Technician's Notes

Service Tip, April 2013  

Here’s a nasty little trouble-maker for your sewing displeasure.  It’s a burr on your hook.  I don’t mean the burr under your saddle, or on your fishing hook, but the one on your sewing machine hook.

The hook is the pointed piece that rotates around the bobbin and catches the loop of thread formed when the needle moves upward through the fabric.  If there is roughness (a burr) on the hook, too much thread will be pulled and the take-up lever and thread regulator spring won’t be able to tighten the stitch.

Depending on the severity of the hook damage, the symptoms of a burred hook are loose loops of top thread on the underside of your fabric, sometimes in concert with breakage of the top thread.  That’s a concert you probably won’t enjoy.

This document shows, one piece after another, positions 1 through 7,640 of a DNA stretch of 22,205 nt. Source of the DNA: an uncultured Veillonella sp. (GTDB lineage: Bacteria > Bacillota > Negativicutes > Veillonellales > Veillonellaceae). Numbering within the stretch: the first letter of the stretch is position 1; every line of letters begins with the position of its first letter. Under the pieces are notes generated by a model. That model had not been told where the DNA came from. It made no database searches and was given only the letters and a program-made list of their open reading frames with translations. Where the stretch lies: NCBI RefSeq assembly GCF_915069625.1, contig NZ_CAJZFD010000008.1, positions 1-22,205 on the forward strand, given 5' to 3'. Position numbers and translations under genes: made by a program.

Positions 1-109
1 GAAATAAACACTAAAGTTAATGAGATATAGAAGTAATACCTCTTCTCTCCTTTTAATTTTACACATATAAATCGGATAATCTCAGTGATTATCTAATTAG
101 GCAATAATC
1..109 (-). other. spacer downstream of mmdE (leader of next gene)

The burr is the result of some hard metal object, usually your needle or a piece of a broken needle or the pin you sewed over, colliding with your hook.

If you are experiencing the above symptoms, bring your machine by the store and we’ll repair the hook.  It usually just takes a few minutes, and only in really extreme cases will the hook actually have to be replaced.  It will be helpful if you bring along samples of the faulty stitching.

Boone